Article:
6. The Vikings Are Coming!

  7. Fogbound

  8. Lost at Sea

  9. Sea Monster!

  10. Sunrise

  More Facts

  Special Preview of Magic Tree House #16: Hour of the Olympics

  For Benjamin Dicker

  One summer day in Frog Creek, Pennsylvania, a mysterious tree house appeared in the woods.

  Eight-year-old Jack and his seven-year-old sister, Annie, climbed into the tree house. They found that it was filled with books.

  Jack and Annie soon discovered that the tree house was magic. It could take them to the places in the books. All they had to do was to point to a picture and wish to go there.

  Along the way, they discovered that the tree house belongs to Morgan le Fay. Morgan is a magical librarian from the time of King Arthur. She travels through time and space, gathering books.

  In the Magic Tree House Books #8–12, Jack and Annie solved four ancient riddles and became Master Librarians. To help them in their future tasks, Morgan gave Jack and Annie secret library cards with the letters M L on them.

  As Master Librarians, Jack and Annie must go on four missions to save stories from ancient libraries. They have already brought back a scroll from an ancient Roman town and a bamboo book from ancient China. Now, they are about to head out on their third mission …

  Jack opened his eyes.

  A thin gray light came through his window. His clock read 5 A.M. All was quiet.

  Today we’re going to ancient Ireland, he thought, back more than a thousand years.

  Morgan le Fay had told him that it was a very dangerous time, with Vikings raiding the coasts.

  “You awake?” came a whisper.

  Annie stood in his doorway. She was dressed and ready to go.

  “Yeah, meet you outside,” said Jack as he climbed out of bed.

  He pulled on his jeans, T-shirt, and sneakers. He put his secret library card into his backpack with his notebook and pencil. Then he hurried downstairs.

  Annie was waiting for him in their yard.

  The air was damp and misty.

  “Ready?” she asked.

  Jack took a deep breath.

  “I guess,” he said. He was a little worried
about the Vikings.

  They walked silently over the dewy grass. Then they ran up their street and into the Frog Creek woods.

  Mist clung to the trees as they walked through the dark woods.

  “It’s hard to see,” said Jack.

  “Where’s the tree house?” asked Annie.

  “I have no idea,” said Jack.

  Just then something fell in front of them.

  “Watch out!” shouted Jack. He covered his head.

  “The ladder!” cried Annie.

  Jack opened his eyes.

  The rope ladder from the magic tree house dangled in front of them.

  Jack looked up. The tree house was hidden in the mist.

  “Come on, let’s go,” said Annie.

  She grabbed the ladder and started up. Jack followed.

  They climbed through the wet air and into the tree house.

  “Hello,” said Morgan. “I’m glad to see you.”

  She was sitting in the corner. At her feet were the scroll they’d brought back from Roman times and the bamboo book from ancient China.

  “I’m so glad to see you,” said Jack.

  “Me too,” said Annie.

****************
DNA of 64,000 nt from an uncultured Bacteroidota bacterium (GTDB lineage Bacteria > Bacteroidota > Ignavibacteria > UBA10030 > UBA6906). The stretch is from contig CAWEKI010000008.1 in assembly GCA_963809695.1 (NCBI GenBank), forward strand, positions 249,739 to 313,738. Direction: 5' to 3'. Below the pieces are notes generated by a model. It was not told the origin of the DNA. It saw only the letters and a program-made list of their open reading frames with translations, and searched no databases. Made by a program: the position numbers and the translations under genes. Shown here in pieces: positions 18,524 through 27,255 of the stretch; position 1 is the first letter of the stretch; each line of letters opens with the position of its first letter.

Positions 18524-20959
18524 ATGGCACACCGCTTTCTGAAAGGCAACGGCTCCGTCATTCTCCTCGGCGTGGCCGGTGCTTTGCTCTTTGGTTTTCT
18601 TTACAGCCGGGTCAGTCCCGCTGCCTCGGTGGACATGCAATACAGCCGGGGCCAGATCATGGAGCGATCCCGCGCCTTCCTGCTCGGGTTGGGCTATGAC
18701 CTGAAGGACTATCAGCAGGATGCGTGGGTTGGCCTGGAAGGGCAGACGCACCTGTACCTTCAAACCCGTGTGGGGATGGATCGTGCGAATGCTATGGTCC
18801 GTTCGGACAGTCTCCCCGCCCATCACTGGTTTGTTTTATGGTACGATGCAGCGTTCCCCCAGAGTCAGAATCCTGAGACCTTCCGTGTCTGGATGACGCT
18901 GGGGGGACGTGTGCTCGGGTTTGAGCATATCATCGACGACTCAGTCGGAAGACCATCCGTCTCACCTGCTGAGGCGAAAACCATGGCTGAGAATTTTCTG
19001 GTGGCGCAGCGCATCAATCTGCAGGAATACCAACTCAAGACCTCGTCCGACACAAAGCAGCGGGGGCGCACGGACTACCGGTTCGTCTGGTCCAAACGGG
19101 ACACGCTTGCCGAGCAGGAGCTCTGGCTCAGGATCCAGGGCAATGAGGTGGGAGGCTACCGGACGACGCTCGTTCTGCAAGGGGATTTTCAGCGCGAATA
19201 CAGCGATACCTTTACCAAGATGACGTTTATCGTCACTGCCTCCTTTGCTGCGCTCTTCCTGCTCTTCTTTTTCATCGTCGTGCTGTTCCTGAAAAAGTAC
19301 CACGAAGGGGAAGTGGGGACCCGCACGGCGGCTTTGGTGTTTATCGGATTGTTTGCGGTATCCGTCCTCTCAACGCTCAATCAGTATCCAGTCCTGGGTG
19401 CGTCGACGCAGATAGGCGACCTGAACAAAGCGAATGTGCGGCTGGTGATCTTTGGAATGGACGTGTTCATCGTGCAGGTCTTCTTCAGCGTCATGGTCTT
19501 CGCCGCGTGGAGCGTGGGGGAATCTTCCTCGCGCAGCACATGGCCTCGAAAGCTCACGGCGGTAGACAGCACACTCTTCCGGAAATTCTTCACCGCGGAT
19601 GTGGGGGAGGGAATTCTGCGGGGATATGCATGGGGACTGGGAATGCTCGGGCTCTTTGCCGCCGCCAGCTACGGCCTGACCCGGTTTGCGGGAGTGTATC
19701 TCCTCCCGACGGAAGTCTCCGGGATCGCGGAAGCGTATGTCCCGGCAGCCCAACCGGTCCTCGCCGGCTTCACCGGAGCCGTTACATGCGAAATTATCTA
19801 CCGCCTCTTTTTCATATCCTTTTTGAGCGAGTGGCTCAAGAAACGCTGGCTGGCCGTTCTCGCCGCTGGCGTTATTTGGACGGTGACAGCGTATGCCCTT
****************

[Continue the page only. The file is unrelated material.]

“It’s good that you both came early,” said Morgan.

  She reached into the folds of her robe and pulled out a piece of paper.

  “Here’s the ancient story you must find today,” she said.

  Morgan handed the paper to Jack. On it were the words:

  The mysterious writing reminded Jack of the writing from their trip to the Roman town of Pompeii.

  “That looks like Latin,” he said.

  “Very good,” said Morgan. “It is Latin.”

  “But I thought they spoke Latin in ancient Rome,” said Annie. “Aren’t we going to Ireland?”

  “You are,” said Morgan. “But during the Dark Ages in Europe, educated people wrote in Latin.”

  “The Dark Ages?” said Jack.

  “Yes,” said Morgan. “The time after the fall of the Roman Empire.”

  “Why is it called dark?” said Jack.

  “It was a difficult time,” said Morgan. “People had to work very hard just to feed and clothe themselves. There was not a lot of time for playing, learning, or making art and music.”

  Morgan pulled a book from her robe.

  “Your research,” she said, handing it to Annie. The title read: Ireland Long Ago.

  “Remember,” said Morgan. “Your research book will guide you. But in your darkest hour—”

  “Only the ancient story can save us,” Jack and Annie said together.

  “And remember this,” said Morgan. “It must be your darkest hour, when there is no hope left. If you ask for help too soon, it will not come.”

  “And we have to find the story first,” said Annie.

  “That is true,” said Morgan. “Do you have your secret library cards?”

  Jack and Annie nodded.

  “Show them to the wisest person you meet,” said Morgan.

  “Don’t worry,” said Annie. “I think we’re ready now.”

  Annie pointed at the cover of the Ireland book.

  “I wish we could go there,” she said. She gave Morgan a little wave. “See you soon.”

  “Good luck!” said Morgan.

  The wind started to blow.

  The tree house started to spin.

  It spun faster and faster.

  Then everything was still.

  Absolutely still.

  Jack opened his eyes.

  The light was still gray, but the air was even damper and colder than in Frog Creek.

  “Wow, I’m in a long dress,” said Annie. “It’s scratchy. Hey, I’ve got a little purse on my belt. It has my library card in it!”

  Jack looked down at his own clothes.

  He was wearing a shirt and trousers, made of heavy wool. He also wore leather slippers. And in place of his backpack was a leather bag.